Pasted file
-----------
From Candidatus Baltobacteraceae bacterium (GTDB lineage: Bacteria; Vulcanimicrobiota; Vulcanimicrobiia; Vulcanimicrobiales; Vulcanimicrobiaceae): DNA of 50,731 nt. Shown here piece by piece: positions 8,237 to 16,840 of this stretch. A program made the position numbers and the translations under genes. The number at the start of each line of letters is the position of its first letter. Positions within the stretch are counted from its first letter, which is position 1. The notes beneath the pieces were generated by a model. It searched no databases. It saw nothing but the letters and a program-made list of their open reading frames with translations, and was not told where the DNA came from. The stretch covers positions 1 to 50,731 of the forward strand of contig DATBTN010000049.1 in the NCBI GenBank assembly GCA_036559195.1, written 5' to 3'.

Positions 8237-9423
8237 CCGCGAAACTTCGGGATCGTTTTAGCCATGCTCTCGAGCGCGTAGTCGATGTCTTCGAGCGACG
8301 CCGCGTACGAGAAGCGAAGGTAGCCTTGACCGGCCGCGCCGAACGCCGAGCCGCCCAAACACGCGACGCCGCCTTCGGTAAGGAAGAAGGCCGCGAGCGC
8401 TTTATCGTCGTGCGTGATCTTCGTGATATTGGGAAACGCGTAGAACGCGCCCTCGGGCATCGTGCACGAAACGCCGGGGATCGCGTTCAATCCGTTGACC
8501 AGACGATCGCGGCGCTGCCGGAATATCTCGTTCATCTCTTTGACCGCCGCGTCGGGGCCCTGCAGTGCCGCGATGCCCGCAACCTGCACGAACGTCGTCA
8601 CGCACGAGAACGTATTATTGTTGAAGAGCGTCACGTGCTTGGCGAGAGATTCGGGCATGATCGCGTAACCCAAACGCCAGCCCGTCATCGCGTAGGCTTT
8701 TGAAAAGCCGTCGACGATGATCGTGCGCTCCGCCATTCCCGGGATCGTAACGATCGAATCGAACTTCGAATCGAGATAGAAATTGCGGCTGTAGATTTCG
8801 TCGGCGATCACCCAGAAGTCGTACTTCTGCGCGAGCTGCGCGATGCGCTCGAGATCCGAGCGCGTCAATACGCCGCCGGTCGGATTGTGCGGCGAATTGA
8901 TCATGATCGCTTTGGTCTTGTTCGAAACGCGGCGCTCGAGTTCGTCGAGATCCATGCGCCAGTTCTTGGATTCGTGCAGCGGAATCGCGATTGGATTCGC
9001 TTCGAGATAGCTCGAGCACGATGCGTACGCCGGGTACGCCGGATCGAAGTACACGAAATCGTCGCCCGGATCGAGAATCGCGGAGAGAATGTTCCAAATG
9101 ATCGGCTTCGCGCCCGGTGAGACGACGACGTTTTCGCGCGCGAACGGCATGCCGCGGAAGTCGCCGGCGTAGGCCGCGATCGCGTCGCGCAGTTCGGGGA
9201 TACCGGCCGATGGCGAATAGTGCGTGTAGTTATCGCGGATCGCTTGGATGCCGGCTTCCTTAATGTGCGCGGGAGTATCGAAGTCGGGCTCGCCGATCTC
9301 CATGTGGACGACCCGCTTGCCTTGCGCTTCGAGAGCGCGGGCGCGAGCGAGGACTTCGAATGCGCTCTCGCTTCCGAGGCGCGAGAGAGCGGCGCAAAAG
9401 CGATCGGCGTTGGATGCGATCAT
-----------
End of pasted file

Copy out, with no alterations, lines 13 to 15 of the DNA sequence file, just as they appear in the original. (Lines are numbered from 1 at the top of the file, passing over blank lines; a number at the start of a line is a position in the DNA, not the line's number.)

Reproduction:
9201 TACCGGCCGATGGCGAATAGTGCGTGTAGTTATCGCGGATCGCTTGGATGCCGGCTTCCTTAATGTGCGCGGGAGTATCGAAGTCGGGCTCGCCGATCTC
9301 CATGTGGACGACCCGCTTGCCTTGCGCTTCGAGAGCGCGGGCGCGAGCGAGGACTTCGAATGCGCTCTCGCTTCCGAGGCGCGAGAGAGCGGCGCAAAAG
9401 CGATCGGCGTTGGATGCGATCAT